Gift-giving in Asian culture is not just reserved for the big moments. I remember my parents buying crates of Asian pears and stocking up on hand creams when they went on sale so they always had trinkets around when they were invited somewhere for dinner or to visit friends. Often (but not always) small, these gifts are given with the knowledge that one will come back to you. Outward expressions of emotion are difficult in a lot of Asian cultures, so gift-giving says a lot when words can’t: It communicates feelings of appreciation, respect, and gratitude among neighbors, co-workers, friends, and family.
While separated from the people I love this past year, I’ve taken great comfort in sending care packages to loved ones. Perhaps you’ve heard me and my Add to Cart co-host Kulap Vilaysack talk about how we see buying gifts as acts of kindness — and therefore guilt-free shopping — on our podcast. I’ve written before about how hard the Asian American community, an already vulnerable population, has been hit by both financial loss and continuing acts of violence over the last year. That’s why I always include things from Asian American brands and makers among the books, chocolates, and drawings by my daughter that otherwise make up my care packages. Below are 22 of those things, from affordable skin care to handmade toys for kids (or kids at heart) to ceramic pieces I love to give teachers, hostesses, and even pets.
Ettitude makes all of its bedding from bamboo, a more sustainable material than cotton. It’s not the only brand that makes bamboo sheets. But its L.A.-based founder Phoebe Yu, who was born and raised in Shanghai, attempts to do so more sustainably and transparently (the company releases so-called Impact Reports that document these efforts in detail). I appreciate this focus, but it’s the quality and feel of the linens that I think make them stand out. While you can always gift a set of those, Ettitude’s sleep bundle would let whomever you’re shopping for try a few things because it includes two pillowcases, an easy cami, and an eye mask, all of which are made from a sateen bamboo fabric that feels like the most luxurious silk. As a mom, I can’t imagine being anything other than delighted if I were to unwrap it.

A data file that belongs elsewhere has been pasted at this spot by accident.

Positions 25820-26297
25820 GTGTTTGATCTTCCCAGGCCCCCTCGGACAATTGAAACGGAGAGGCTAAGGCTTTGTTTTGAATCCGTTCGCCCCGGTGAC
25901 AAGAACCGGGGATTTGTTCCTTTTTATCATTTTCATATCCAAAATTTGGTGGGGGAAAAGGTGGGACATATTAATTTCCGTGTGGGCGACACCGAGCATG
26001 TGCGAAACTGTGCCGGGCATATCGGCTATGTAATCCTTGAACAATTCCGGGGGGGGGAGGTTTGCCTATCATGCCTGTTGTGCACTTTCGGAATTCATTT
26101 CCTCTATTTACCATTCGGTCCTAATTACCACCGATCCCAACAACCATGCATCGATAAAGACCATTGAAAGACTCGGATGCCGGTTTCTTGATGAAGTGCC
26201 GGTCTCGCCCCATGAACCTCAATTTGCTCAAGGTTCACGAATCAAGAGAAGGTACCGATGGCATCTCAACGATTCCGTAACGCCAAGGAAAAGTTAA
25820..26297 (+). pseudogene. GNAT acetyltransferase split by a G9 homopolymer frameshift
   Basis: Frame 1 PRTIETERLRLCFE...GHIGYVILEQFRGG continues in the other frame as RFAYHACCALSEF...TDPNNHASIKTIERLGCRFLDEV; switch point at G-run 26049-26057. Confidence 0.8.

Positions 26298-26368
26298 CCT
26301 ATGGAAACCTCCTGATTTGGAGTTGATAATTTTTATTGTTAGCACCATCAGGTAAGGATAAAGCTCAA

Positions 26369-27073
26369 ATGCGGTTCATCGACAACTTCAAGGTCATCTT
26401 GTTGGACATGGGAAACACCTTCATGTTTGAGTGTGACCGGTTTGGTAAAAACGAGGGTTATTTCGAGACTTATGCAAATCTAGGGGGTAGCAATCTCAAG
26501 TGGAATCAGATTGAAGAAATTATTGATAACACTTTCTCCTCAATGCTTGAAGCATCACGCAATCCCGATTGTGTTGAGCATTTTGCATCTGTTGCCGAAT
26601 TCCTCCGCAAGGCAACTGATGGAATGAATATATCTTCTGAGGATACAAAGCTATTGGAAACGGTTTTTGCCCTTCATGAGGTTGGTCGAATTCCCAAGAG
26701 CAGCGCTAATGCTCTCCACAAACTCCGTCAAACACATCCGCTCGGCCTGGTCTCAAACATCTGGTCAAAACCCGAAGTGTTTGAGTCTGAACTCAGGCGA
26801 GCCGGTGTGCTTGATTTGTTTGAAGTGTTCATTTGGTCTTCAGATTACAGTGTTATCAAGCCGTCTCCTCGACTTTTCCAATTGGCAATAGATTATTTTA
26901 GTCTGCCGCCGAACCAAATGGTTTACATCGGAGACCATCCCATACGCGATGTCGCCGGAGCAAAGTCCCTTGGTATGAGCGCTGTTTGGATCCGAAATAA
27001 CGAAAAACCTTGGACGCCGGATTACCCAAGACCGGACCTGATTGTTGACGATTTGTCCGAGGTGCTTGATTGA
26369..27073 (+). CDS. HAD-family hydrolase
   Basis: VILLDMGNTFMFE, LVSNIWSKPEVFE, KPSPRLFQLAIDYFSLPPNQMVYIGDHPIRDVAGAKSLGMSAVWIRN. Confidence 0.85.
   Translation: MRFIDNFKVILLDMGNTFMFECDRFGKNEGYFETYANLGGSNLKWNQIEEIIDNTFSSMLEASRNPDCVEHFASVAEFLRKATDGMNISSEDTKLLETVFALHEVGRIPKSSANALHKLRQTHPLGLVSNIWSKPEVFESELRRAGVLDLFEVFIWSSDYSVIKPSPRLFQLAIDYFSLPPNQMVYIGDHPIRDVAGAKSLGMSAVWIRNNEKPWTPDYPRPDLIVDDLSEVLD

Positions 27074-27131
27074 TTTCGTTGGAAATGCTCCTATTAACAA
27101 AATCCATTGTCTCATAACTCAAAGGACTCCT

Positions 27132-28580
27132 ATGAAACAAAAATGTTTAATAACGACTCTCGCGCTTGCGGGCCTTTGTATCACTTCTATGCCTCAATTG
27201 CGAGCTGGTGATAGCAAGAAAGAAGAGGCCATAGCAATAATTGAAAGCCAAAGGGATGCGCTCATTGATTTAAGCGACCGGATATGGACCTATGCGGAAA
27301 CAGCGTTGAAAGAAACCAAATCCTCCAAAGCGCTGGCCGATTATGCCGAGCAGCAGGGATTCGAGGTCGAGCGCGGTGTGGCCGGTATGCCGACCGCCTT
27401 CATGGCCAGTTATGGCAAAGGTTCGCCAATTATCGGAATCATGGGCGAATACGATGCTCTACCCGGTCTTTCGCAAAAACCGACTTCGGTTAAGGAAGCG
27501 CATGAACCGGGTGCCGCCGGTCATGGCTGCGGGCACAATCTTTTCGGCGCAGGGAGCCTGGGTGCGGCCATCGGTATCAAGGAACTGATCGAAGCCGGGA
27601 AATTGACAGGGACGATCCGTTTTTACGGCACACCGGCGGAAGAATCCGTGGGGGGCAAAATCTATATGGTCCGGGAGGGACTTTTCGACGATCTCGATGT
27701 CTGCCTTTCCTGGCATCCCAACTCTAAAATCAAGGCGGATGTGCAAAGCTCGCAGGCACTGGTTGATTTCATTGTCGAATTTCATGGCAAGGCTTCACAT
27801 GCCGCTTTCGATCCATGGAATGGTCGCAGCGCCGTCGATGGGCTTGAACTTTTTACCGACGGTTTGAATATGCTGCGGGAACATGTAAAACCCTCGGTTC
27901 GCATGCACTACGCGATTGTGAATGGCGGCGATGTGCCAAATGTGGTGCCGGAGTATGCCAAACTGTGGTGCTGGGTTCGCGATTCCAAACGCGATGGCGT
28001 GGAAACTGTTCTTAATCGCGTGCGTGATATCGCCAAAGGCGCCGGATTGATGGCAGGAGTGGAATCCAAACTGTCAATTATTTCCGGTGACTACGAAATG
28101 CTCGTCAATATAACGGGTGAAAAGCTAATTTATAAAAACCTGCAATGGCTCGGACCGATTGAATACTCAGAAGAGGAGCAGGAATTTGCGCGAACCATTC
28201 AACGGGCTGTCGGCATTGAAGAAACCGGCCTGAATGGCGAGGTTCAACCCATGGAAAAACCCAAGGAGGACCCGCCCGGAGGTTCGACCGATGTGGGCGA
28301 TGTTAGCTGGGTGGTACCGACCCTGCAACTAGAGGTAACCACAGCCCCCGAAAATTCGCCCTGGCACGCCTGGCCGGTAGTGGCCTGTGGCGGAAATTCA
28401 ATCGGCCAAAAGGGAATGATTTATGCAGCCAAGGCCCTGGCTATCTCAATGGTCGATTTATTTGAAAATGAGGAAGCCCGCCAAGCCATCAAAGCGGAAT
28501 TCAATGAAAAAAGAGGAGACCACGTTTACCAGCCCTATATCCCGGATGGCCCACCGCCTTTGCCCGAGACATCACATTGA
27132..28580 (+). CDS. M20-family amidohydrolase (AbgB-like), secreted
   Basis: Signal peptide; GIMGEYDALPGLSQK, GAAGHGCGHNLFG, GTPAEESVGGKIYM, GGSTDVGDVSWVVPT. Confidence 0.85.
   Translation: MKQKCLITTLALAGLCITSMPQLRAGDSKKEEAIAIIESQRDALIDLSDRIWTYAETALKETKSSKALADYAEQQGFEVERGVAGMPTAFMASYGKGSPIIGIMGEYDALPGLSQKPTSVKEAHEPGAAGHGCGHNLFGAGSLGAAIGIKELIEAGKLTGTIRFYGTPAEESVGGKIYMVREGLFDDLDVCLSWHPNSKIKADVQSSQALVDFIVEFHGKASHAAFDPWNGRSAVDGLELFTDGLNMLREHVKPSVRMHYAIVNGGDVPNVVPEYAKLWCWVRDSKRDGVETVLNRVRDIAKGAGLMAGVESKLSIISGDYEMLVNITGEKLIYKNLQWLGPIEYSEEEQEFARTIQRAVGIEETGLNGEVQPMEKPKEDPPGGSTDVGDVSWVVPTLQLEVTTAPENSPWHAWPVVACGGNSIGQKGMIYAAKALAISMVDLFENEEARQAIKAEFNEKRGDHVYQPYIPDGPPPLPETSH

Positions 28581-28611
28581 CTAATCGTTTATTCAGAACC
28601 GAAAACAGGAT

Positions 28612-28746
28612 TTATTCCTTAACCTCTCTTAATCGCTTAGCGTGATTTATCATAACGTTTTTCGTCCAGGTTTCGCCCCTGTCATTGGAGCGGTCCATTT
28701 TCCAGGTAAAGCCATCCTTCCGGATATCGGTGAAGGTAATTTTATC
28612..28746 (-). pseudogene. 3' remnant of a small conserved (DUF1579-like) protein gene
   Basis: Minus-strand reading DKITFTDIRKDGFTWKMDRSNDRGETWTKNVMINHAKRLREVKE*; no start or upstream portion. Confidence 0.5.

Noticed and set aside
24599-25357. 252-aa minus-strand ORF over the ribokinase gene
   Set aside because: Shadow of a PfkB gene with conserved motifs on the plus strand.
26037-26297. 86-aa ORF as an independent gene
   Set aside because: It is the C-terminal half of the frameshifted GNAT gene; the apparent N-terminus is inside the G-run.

Naturium, which was co-founded by Korean American beauty reporter and influencer Susan Yara, is hands down the best skin-care line I’ve tried this past year, especially in this price range. These two star products — a mild but effective exfoliant and a retinol cream — would make great gifts for any beauty obsessive, in part because each delivers instant results (something folks who love to try everything often want). But they’re just as good for newbies looking to build a routine, which is why, of everything in the line, I also give these to anyone who is even slightly curious about skin care.
My friend Chriselle Lim introduced me to this (admittedly very expensive) gadget during an episode of Add to Cart, when she told Kulap and me about how it not only helped her skin but also simplified her makeup routine. It’s hard to describe how it works without seeing it for yourself, but the device basically does two things. Using a built-in camera, it scans and detects any hyperpigmentation on the skin, then emits blue light to treat uneven areas. As it scans, the device also precisely applies an included serum (you can get in one of three shades) to areas that need attention, camouflaging problem spots without the need for a full face of foundation. The result is skin that looks like your skin, but with the most flattering Instagram filter. The tool was created by Filipino American Derrick Dinglasan, who founded Opte after studying medicine and then computer engineering. It would make a most luxurious gift to yourself — or a very special someone who wants for little else.
I started using these mints after my second child was born and I had trouble finishing sentences and emails. Neuro founders Kent Yoshimura and Ryan Chen met in college; Yoshimura practices Muay Thai, while Chen trained with the U.S. Paralympic Team, and they combined their passion for fitness with their degrees in neuroscience and chemistry to develop the line of mints and gums. The brand says that two of the mints equal about a cup of coffee in terms of energy, something I’ve found to be true. While they do have caffeine, the mints combine it with other ingredients like vitamins B6 and B12 that you won’t find in many (any?) beans, so I don’t get jittery like I can after having coffee. Now I buy them by the case (you can get a 12-pack in addition to this six-pack) so I can give the mints to my dad or new parents or anyone else who might be looking for things other than coffee or tea to help them focus and feel more energized. In addition to peppermint, they also come in a cinnamon flavor — and those who like them as much as I do can subscribe for regular deliveries and save a bit on each order.